It was a pretty exciting nesting season!
Turtle Island Restoration Network is a leading advocate for endangered sea turtles – from tiny Kemp’s ridley hatchlings in the Gulf of Mexico to gentle, giant Pacific leatherbacks off the California Coast.
Our science-based programs protect nesting beaches, stop deadly fishing practices, and halt other threats to sea turtle survival through hands-on conservation and effective advocacy. We asked the Campaign Director at our Gulf office in Galveston, Texas, Joanie Steinhaus, about nest patrols on the Gulf coast. Here’s what she had to say:
What’s a typical day like for a volunteer on a nest patrol?
Volunteers have to be tough to do this job. Sea turtles like to nest on cloudy, rainy days, and volunteers are often going out in muggy conditions. The nesting season is from April to July, and we walk or drive UTVs along the beach looking for Kemp’s ridley and loggerhead sea turtle nests. We patrol two times per day. Routes begin at 7 AM and 10 AM. When we find a nest we excavate the turtle eggs and transfer them to Padre Island National Seashore for incubation and release. If we are fortunate to see a female turtle nesting, we check for previous tags, if none are found the female receives a flipper tag and a PIT tag (a small electronic tag that can be automatically detected and decoded – eliminating the need to handle creatures during data retrieval). A tissue sample is taken and blood is drawn. Plus we measure the shell!
What do you do when you find an injured turtle?
When we find injured turtles, we call the National Marine Fisheries Service. For over a decade, Turtle Island Restoration Network has supported their hotline on the Texas coast for injured or dead sea turtles.This number is also used to report nesting sea turtles. If you come across a nest, hatchlings, or injured turtles, please call 1-866-TURTLE-5 (TX) or 1-888-404-FWCC (FL).
What do the nesting numbers mean, and how do they compare to last year?
Turtle Island along with our volunteers and partners patrol the Texas coast looking for Kemp’s ridley and loggerhead sea turtles. In the four years I’ve worked for Turtle Island Restoration Network, the highest number of nests we had one year was about 209 nests in 2012 on the Texas coast. This year, we had 353 nests. It was a huge record breaking year.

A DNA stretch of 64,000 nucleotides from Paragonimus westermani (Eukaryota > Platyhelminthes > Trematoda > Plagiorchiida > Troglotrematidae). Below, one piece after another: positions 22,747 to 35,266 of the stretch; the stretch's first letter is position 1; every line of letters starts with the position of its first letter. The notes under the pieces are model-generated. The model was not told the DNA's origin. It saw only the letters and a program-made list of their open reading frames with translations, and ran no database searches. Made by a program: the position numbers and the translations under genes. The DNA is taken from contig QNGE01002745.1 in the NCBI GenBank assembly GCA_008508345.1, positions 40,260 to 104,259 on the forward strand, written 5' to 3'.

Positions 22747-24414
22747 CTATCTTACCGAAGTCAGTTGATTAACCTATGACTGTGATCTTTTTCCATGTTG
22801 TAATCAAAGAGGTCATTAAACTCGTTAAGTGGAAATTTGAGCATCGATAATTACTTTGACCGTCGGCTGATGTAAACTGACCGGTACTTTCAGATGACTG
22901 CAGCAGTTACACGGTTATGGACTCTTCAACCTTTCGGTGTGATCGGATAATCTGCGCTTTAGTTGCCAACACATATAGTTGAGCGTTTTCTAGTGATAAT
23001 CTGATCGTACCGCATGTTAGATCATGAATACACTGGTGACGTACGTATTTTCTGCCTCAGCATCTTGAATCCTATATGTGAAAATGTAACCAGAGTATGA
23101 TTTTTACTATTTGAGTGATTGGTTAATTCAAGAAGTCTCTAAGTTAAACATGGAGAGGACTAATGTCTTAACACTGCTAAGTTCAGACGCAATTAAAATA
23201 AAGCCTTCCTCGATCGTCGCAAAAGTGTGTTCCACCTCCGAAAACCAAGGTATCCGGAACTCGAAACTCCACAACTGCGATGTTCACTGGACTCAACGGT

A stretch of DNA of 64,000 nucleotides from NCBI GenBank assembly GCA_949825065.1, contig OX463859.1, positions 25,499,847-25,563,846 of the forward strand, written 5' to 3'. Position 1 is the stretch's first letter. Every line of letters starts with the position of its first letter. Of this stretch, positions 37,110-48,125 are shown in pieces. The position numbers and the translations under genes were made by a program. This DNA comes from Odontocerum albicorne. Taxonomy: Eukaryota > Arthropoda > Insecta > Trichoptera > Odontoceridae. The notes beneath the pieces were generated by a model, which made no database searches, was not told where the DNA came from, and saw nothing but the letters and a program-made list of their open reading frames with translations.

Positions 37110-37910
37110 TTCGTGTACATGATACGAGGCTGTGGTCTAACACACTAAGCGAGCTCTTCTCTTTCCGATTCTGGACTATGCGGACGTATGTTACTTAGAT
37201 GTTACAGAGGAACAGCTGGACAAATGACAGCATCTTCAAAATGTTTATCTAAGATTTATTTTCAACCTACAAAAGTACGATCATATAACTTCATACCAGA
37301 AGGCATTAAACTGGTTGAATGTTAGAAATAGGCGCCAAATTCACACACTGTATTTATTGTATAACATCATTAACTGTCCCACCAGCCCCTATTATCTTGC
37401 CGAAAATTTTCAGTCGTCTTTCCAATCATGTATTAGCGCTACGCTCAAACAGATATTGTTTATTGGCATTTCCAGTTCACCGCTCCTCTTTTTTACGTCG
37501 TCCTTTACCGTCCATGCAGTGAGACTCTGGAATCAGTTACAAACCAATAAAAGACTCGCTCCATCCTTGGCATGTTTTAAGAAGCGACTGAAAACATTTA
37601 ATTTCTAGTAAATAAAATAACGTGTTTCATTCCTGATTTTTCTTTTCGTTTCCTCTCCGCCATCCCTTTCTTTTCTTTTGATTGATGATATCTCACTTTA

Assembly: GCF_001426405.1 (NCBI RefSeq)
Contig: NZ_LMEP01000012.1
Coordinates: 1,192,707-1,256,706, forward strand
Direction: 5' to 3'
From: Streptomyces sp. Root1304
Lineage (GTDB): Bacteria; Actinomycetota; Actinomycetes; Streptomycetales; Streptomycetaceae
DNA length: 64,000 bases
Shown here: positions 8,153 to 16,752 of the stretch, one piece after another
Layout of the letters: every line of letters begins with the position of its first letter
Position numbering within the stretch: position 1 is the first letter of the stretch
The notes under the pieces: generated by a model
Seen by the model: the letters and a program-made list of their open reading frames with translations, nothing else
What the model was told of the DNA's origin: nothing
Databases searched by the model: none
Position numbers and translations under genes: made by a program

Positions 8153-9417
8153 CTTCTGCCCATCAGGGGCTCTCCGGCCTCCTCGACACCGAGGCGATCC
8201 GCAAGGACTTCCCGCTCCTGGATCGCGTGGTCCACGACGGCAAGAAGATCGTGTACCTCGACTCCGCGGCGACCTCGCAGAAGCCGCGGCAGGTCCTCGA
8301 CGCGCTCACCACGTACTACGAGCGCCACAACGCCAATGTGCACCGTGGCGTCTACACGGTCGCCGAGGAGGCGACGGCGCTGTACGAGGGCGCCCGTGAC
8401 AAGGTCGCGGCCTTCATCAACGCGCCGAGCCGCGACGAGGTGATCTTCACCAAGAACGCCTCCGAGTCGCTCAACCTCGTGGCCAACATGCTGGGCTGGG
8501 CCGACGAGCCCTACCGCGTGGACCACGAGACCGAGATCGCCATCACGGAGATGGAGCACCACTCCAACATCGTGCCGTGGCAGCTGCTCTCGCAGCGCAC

2010 is a very significant year because of the Deepwater Horizon oil spill in the Gulf of Mexico. This was the largest spill in US waters. Prior to 2010 we were seeing an increase of nests every year. Since 2010, the number of nests has been on the decline. Sea turtle nests have been on the road to recovery, but we’ve still got a long way to go.
What was the most interesting thing that happened this year?
During the 2017 nesting season, we responded to multiple nests on April 25th and May 16th and 17th. It’s not normal for us to find multiple nests in one day, so we are looking forward to our 2018 nesting season to see if this trend continues.
What should someone do if they want to volunteer on a nest patrol?
If someone wants to help us count sea turtle nests next year, all they have to do is email firstname.lastname@example.org. We patrol over 72 miles of beach. And in addition to looking for evidence of nesting turtles, our volunteers find stranded turtles, injured birds, dolphins, an other coastal wildlife. Volunteers must attend an onsite training course in either February or March.
Watch a sea turtle nesting here:
Read more about our Gulf office here.
Featured photo: Houston Chronicle, Cody Duty, Staff